Each palate bone consists of : (1) a vertical plate, which is applied to the posterior part of the inner surface of the body of the maxilla ; (2) a horizontal plate, which projects nwards from the lower end of the vertical plate, lies in the plane of the palatine process of the maxilla, and articulates mesially with its fellow of the opposite side ; (3) a tuberosity that projects downwards, outwards and backwards from the vertical plate, and so lies behind the lower part of the back of the maxilla and separates it from the pterygoid plates of the sphenoid, against which it is placed.

The vertical plate is not only applied to the inner side of the maxilla, but extends back behind the level of this bone to articulate with the front border of the internal pterygoid plate, and in this way its hinder part forms the inner wall of the sphenomaxillary fossa. These two articulations cause a difference in the direction of the back and front portions of the vertical plate : the front part (Fig. 185), being applied to the maxilla, turns outward at its upper end with the maxillary surface, and thus lies between the maxilla and the ethmoid and reaches the orbit, where it forms part of the floor ; whereas the posterior part, following the margin of the internal pterygoid plate, turns in at the top (Fig. 183) and comes to lie below the body of the sphenoid. The vertical plate can be described, therefore, as terminating above in an anterior orbital process, directed upwards and outwards, and a posterior sphenoidal process, directed upwards and inwards. Between these two is a deep sphenopalatine notch, converted into a foramen by the sphenoidal turbinate that lies above it. Sometimes a large orbital process may convert the notch into a complete foramen : this has also been seen double.

Right palate bone

Fig. 187.-Right palate bone. 1. Posterior aspect. Observe the deep groove for internal pterygoid plate against which the bone is placed. 2. From the nasal or inner side. 3. From the outer side. The greater part, A., of this surface rests against the maxilla, but a small part, B., projects back beyond that bone and forms the inner wall of the spheno-maxillary fossa ; the post. pal. canal runs down from this surface, between A. and the tuberosity.

The orbital process, very variable in size, has :-

(a) A maxillary surface, applied to the maxilla ;

(b) an ethmoidal (upper) surface, which supports the ethmoid and shows a crest for the middle turbinal, a part of the ethmoid ;

(c) a spheno-maxillary (or zygomatic) surface, looking outwards and backwards behind the maxilla and therefore into the spheno-maxillary fossa ;,

(d) an orbital (terminal) surface, visible between ethmoid and maxilla in the floor of the orbit.

The sphenoidal process has :-

(a) An outer or spheno-maxillary surface ;

(b) an inner or nasal surface ;

(c) an upper terminal part applied to the sphenoidal body. It is grooved behind by the margin of the internal pterygoid plate.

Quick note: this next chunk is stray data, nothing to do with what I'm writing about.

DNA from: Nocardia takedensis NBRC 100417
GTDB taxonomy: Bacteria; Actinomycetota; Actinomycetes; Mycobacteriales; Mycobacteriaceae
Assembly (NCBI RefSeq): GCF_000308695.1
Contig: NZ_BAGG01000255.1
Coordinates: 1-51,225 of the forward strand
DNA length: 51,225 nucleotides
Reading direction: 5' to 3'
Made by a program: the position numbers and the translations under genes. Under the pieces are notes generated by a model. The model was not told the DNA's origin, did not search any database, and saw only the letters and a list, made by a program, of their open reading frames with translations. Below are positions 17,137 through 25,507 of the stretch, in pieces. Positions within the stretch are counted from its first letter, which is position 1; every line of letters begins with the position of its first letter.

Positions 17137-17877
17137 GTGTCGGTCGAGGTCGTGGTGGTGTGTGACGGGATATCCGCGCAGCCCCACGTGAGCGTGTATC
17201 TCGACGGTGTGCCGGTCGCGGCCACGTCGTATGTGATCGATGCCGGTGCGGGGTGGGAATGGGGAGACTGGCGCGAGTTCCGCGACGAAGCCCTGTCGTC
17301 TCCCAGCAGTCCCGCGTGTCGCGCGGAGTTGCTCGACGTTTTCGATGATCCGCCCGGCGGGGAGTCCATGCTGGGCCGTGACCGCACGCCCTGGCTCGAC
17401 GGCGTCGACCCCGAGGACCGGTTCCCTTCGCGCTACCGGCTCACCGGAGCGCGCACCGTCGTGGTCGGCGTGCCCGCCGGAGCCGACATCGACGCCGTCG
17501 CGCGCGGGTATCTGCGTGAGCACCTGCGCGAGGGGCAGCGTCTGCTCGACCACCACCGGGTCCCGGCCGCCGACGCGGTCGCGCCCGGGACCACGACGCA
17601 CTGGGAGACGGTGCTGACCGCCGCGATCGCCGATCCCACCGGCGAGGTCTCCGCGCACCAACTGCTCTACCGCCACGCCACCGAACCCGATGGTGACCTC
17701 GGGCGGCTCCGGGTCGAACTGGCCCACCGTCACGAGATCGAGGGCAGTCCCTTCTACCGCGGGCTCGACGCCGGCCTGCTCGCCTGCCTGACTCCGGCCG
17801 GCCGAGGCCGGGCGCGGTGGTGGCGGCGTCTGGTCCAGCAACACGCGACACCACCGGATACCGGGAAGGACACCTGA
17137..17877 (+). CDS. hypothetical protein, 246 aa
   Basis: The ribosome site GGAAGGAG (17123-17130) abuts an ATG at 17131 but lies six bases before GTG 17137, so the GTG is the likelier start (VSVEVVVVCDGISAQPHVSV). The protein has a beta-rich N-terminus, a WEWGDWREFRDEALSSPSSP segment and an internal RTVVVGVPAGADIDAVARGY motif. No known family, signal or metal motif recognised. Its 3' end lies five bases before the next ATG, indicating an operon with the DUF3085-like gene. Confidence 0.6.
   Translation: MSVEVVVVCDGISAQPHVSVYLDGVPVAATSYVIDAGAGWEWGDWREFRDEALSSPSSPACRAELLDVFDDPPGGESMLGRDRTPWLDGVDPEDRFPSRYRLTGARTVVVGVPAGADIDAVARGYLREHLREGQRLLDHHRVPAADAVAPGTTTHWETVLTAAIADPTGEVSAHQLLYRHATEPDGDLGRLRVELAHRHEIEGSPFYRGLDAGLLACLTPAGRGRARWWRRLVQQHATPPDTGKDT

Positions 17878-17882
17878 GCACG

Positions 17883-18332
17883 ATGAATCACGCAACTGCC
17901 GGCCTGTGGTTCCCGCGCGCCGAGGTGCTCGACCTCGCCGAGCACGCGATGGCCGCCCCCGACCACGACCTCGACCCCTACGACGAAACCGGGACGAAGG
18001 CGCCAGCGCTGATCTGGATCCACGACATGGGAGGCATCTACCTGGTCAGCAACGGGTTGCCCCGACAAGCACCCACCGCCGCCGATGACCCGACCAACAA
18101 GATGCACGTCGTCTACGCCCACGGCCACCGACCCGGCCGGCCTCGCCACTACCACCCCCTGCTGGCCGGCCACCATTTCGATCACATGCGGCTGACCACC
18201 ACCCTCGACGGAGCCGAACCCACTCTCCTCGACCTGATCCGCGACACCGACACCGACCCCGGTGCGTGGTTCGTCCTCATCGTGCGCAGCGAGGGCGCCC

The vertical plate below the processes and notch has an inner surface that is purely nasal, crossed by a rough ridge that carries the lower turbinate bone, and an outer surface that is mostly maxillary, but has a small triangular area behind this and immediately below the notch (Fig. 187) which forms the inner wall of the spheno-maxillary fossa. Below this the tuberosity begins to grow out from the bone. On this surface of the plate, in front of the tuberosity, the posterior palatine groove is seen running downwards and forwards : this part of the bone is applied to the maxilla, which therefore completes the canal. The lower part of the groove may be partly or completely closed in by the tuberosity.

The horizontal plate has rough articular front and inner margins for the maxillary palate and its fellow respectively, a concave posterior edge to which the palatine aponeurosis (soft palate) is attached, with a prominent posterior nasal spine centrally, where the Azygos uvulae muscle arises, a rough lower surface, and a smooth upper or nasal surface which forms a prominent median crest with its opposite fellow, for the support of the vomer.

The tuberosity extends in a direction downwards and outwards and slightly backwards. It has a rough antero-external maxillary surface, separated by the posterior palatine groove from the maxillary surface of the vertical plate, and a posterior surface which is applied to the front of the pterygoid processes. This surface (Fig. 187) shows a deep groove internally for the internal pterygoid plate, a rough articular area obliquely directed by its outer margin for the outer plate, and a shallow concave fossa between these that completes the floor of the pterygoid fossa (see Fig. 161) and gives origin to fibres of the Internal Pterygoid muscle. This origin extends on to the lower surface (Fig. 161) of the tuberosity and from this runs on to the outer part, which is visible between the external plate and maxilla.

This origin of part of Internal Pterygoid gives its front and lower fibres the appearance of being superficial to the lower fibres of the External Pterygoid.


With the maxilla (vertical plate, horizontal plate and tuberosity), ethmoid and inferior turbinal (vertical plate), sphenoid (vertical plate and tuberosity), vomer and its fellow (horizontal plate).


The bone is developed in membrane on the inner aspect of the cartilaginous nasal capsule, from a centre that appears during the eighth week in the region of the future tuberosity ; from this ossification extends into the palate fold as this meets its fellow, to form the horizontal plate, and more slowly upward to make the vertical plate. Owing to the relative small vertical measurement of the nasal cavities at birth, associated with the incomplete growth of the maxillae, the palate bone at this time shows a vertical plate of only about the same length as the horizontal plate.